David Fletcher Interview

Pipe Drumming and the Scottish Tradition

Starting with traditional orchestral percussion aged just 11, David has performed across the country with county youth bands and the Leicester Symphony Orchestra. Having worked the professional circuit as a drum kit player, playing shows at venues such as the Savoy and the Dorchester Hotel, David also runs the Amber Valley Drum School, and cofounded the Nottingham Drum Centre.

Since 2007, David has played drum kit and marching snare drum with a military band, and began exploring pipe drumming of the Scottish tradition. These roles have seen him perform in the Royal Military Tournament in Earl's Court, the Berlin Tattoo, and many more shows with a massed band around Germany, France, and Norway.

The Aspects of Scottish Pipe Drumming


JC: What do you consider to be the main conceptual aspects of pipe drumming as an individual tradition. For example, musical traditions based in the military and marching world tend to favour strong pulses and simple time signatures. How much of the pipe drumming idiom is based on its military roots?

DF: Having had experience of regular, traditional military bands and pipe bands, the main difference I see in the two styles is the complexity of the latter. Whilst the snare drum beatings for traditional military snare drum are obvious and fit the music perfectly, those of the pipe band drummer are complex and may sound irregular to those not used to the genre. 

 

For marching purposes, both styles rely on a steady and loud bass drum beat in order to keep the troops marching in time, and indeed for these types of events the pipe band snare drummer will tend to play slightly simpler “massed band beatings” in 4/4, 2/4, 6/8, and 3/4 times. For pipe band competitions however, more complex snare drum parts are played, usually in a medley setting involving marches, strathspeys, reels, jigs, slow airs, and so on.

 

JC: Does the pipe drumming tradition favour the massed band format over the individual soloist? What sort of emphasis is placed on the synchronisation and unity of the corps as opposed to the virtuosity of the individual? Is that influenced by the military roots of the style?

 

DF: For the overwhelming majority of pipe band snare drummers, 99% of what they play will be in a full band setting along with a bass drum, tenor drums, and bagpipes. This will be playing for parades (using the simpler massed bands beatings) or for competitions (again as a full band).  Only a very few drummers go on to play in solo snare drum contests, and whilst we all love to go and watch the likes of Jim Kilpatrick, for most of us its very much a side-line that we’ll never do. They are not held as often as regular band contests. The whole drum corps of a band may perform a “drum salute” on occasions, playing without the pipes and throwing in some fancy stickwork (back sticking etc.) but that's it.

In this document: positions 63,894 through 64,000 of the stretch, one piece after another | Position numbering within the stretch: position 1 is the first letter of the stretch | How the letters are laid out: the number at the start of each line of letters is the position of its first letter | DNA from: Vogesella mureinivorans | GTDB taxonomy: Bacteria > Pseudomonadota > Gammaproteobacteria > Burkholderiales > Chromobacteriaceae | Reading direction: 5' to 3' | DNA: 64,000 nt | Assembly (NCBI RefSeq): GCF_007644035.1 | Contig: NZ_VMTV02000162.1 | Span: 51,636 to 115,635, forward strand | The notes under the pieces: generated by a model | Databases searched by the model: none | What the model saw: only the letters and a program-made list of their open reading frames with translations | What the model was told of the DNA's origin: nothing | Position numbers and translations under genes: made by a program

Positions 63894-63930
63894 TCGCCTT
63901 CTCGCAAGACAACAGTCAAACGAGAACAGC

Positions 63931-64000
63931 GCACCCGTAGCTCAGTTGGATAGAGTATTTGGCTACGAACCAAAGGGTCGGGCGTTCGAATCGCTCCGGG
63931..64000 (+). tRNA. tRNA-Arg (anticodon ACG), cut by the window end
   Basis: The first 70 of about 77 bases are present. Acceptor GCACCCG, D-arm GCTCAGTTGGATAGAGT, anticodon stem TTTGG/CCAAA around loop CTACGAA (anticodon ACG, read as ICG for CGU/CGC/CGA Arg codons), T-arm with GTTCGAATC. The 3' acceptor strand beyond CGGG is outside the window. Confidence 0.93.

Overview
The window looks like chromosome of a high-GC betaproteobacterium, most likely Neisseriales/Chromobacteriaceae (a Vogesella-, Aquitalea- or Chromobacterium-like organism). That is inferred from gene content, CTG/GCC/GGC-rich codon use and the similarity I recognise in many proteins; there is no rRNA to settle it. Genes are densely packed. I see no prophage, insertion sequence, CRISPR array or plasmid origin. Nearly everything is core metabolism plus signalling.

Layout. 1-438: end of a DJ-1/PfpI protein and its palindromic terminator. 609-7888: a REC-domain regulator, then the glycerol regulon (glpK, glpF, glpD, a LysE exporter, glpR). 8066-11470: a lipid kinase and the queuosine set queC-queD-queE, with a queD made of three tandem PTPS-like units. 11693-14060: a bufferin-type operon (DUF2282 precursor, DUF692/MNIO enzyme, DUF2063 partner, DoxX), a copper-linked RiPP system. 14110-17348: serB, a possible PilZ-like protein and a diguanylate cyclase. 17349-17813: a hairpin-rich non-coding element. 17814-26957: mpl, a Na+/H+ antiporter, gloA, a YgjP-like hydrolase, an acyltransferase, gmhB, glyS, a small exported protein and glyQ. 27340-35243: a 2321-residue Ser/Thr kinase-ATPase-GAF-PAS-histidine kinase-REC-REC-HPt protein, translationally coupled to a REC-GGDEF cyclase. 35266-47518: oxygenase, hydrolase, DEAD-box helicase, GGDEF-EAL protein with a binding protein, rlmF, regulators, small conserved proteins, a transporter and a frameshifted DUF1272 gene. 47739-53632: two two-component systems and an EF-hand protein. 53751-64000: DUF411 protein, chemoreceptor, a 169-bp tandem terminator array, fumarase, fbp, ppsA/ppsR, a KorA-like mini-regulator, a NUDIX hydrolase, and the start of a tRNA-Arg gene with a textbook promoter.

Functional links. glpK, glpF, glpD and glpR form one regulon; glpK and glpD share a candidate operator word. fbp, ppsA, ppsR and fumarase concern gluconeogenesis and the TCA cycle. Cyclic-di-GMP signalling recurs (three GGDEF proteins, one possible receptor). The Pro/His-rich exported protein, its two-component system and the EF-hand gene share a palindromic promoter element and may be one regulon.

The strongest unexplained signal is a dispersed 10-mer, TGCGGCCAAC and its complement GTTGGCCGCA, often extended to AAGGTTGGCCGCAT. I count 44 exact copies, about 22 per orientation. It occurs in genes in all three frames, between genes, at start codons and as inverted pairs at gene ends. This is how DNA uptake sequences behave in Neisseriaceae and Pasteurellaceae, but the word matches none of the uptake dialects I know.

Each band has a lead snare drummer (or lead tip) and they are the only ones who play throughout the entire piece. The rest of the snares are a little like a chorus line, playing a call and response with the lead drum, and it is imperative that the snare drum line play exactly together when required. So generally the drum line has to play to the abilities of the weakest player.

 

JC: What sort of elements would a soloist incorporate into their performances in competition or performance that differs from the massed band format? Within the pipe drumming tradition, is there a lot of room for individual virtuosity? How does this manifest in somebody like Jim Kilpatrick who embodies this style of drumming?

DF: For those soloists like Jim [Kilpatrick] who do take part year in it year out, it gives them an opportunity to really play to the best of their ability. They don't have to worry about the rest of the drummers being able to play the same beatings to the same standard, so its a chance for them to step forward and play to the absolute best of their ability. They are still performing along with a piper playing set tunes, so whatever part they think up must fit into the context of the music as a whole.